Bud and Doyle are two losers who are doing nothing with their lives. Both of their girlfriends are actively involved in saving the environment, but the two friends couldn't care less about saving the Earth. One day, when a group of scientists begin a mission to live inside a "Bio-Dome" for a year without outside contact, Bud and Doyle mistakenly become part of the project themselves. The two must then learn how to protect the Earth and help the scientists complete their mission.Written by
Roger Clinton: Professor Bloom, who presumably teaches at the film's fictional college, Arizona Tech. He is wearing a shirt with the phrase "Thriving on Chaos" written on top of caricatured drawings of Bud and Doyle. After Jen autographs his shirt, he mentions to her and Monique that he's writing a song about Bud and Doyle. See more »
When Bud explains what happened to Doyle's head, Doyle's hair changes throughout the scene. See more »
I've never quit anything in my life except for Chinese calligraphy, my thesis: "Tuna and You - The Early Years", Kangaroo Anatomy, Toe Photography, booger sculpture and masturbation. Well, maybe not masturbation but give me a break it's the only thing I'm good at.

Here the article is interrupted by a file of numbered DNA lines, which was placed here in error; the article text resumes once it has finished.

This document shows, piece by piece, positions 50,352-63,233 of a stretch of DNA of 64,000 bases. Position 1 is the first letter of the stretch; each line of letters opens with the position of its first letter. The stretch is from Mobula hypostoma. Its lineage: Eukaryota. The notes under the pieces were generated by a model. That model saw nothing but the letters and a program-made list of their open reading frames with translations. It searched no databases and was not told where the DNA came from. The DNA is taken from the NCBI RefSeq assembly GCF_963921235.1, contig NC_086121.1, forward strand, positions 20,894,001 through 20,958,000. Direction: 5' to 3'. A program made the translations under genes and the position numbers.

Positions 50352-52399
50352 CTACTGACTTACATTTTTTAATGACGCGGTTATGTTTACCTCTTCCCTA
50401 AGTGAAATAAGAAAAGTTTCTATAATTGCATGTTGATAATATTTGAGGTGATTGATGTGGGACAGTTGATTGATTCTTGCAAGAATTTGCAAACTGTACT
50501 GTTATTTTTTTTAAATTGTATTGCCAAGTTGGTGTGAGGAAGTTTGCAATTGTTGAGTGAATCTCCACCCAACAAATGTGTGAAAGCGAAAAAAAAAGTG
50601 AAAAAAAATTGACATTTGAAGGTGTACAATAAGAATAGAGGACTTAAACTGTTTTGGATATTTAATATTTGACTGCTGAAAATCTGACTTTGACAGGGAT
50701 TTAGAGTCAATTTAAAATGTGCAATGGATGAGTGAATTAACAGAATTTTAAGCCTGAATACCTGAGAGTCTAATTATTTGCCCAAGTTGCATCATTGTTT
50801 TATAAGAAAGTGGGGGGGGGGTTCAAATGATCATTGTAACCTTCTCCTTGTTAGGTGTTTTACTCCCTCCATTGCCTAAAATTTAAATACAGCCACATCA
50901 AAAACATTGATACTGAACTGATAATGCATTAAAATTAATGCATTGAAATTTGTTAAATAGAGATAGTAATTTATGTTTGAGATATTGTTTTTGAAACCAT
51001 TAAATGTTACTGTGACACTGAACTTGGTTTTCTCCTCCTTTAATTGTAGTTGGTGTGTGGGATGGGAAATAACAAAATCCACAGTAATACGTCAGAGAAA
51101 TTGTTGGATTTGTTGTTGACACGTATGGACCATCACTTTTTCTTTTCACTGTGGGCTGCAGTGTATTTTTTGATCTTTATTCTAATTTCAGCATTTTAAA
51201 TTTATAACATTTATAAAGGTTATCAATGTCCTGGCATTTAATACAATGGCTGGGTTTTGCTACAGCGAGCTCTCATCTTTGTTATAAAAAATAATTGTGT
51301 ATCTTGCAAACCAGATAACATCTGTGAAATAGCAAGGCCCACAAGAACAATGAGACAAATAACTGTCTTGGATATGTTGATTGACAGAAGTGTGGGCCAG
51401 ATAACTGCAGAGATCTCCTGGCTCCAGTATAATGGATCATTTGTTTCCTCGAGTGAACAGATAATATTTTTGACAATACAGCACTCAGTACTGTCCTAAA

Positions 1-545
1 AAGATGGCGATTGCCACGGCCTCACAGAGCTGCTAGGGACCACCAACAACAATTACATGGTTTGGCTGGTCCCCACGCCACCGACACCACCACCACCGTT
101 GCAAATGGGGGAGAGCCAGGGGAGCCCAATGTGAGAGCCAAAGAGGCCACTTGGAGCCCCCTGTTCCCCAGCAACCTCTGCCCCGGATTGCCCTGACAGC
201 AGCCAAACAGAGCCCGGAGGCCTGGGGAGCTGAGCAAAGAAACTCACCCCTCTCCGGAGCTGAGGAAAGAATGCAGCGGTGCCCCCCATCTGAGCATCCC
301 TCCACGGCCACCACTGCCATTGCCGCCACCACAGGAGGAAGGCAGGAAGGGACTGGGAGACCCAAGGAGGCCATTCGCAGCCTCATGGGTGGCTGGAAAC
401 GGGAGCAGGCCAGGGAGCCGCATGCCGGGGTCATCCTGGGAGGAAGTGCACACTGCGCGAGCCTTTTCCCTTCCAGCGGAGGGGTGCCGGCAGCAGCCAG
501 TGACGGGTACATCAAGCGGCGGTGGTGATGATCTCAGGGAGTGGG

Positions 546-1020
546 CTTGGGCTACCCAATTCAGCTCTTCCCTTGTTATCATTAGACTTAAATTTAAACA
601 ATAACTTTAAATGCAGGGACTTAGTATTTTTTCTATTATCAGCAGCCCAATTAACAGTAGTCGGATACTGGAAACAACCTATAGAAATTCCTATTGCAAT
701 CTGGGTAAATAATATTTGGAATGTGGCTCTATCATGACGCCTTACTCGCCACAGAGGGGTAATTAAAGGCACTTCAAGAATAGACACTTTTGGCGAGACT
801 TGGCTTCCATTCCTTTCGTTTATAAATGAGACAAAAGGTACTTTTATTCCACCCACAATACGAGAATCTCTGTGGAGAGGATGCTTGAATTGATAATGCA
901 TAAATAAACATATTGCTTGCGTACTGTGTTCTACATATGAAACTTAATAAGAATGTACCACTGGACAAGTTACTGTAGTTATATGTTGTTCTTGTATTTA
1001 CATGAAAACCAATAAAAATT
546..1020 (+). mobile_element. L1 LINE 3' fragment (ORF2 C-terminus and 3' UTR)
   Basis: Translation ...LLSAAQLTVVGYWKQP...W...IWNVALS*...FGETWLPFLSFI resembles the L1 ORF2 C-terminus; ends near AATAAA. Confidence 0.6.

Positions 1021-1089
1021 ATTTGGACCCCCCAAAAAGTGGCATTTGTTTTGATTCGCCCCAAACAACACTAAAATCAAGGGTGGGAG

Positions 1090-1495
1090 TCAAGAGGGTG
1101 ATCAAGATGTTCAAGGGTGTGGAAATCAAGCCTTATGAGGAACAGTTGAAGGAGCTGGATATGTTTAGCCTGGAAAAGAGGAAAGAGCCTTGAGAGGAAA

See more »
A prime example of the "stoner comedy." This was a rather strange genre of movies which placed immature and unmotivated Gen-X white males (privileged, in today's parlance) into odd situations, and chronicled the hijinks which followed, in hit or miss fashion.
We can probably trace the roots to Bill and Ted's Excellent Adventure, with Cheech and Chong and Bob and Doug McKenzie perhaps being the grandfathers. Other examples include Wayne's World, Encino Man, Airheads, Mallrats, In the Army Now, Jury Duty, Billy Madison, Grandma's Boy, Happy Gilmore, Dude, Where is My Car?, the Harold & Kumar series, and so on. MTV's Beavis & Butthead capitalized on the same phenonium in cartoon format.
The genre might seem perplexing now but it was very popular during its heyday. Paulie Shore, Brendan Fraser, Adam Sandler, Mike Judge, and Kevin Smith all owe their fortunes to it. And the rest of us perhaps a slight loss of IQ points to it.
If Clerks represents the high end of the spectrum, then Bio-Dome represents the low end. The movie is definitely dumb as hell, and it's sub-5 point rating accurately sums it up. Still though, I give it a 5 because it might be worth watching now. It's a historical curiosity for one thing. The movie is very Gen X. I suspect that Millennials and Gen Zers might find it hard to relate to and more of a novelty, and thus perhaps less annoying than intelligent people did nearly 25 years ago. And those who were around at the time might find it more tolerable now since they're not being subjected to Paulie Shore and these types of movies on a regular basis like they were back then.
Also, if today's shrill Green New Deal progressives annoy you in any way, this movie might actually be something of a treat. The movie and the two buffones who serve as its protagonists of course make a complete and utter mockery out of the subject of environmentalism and those who have dedicated their lives to the cause. So depending on your disposition, it may be worth taking a trip back in time if it's on Netflix for free.
2 of 2 people found this review helpful.
Was this review helpful to you?
| Report this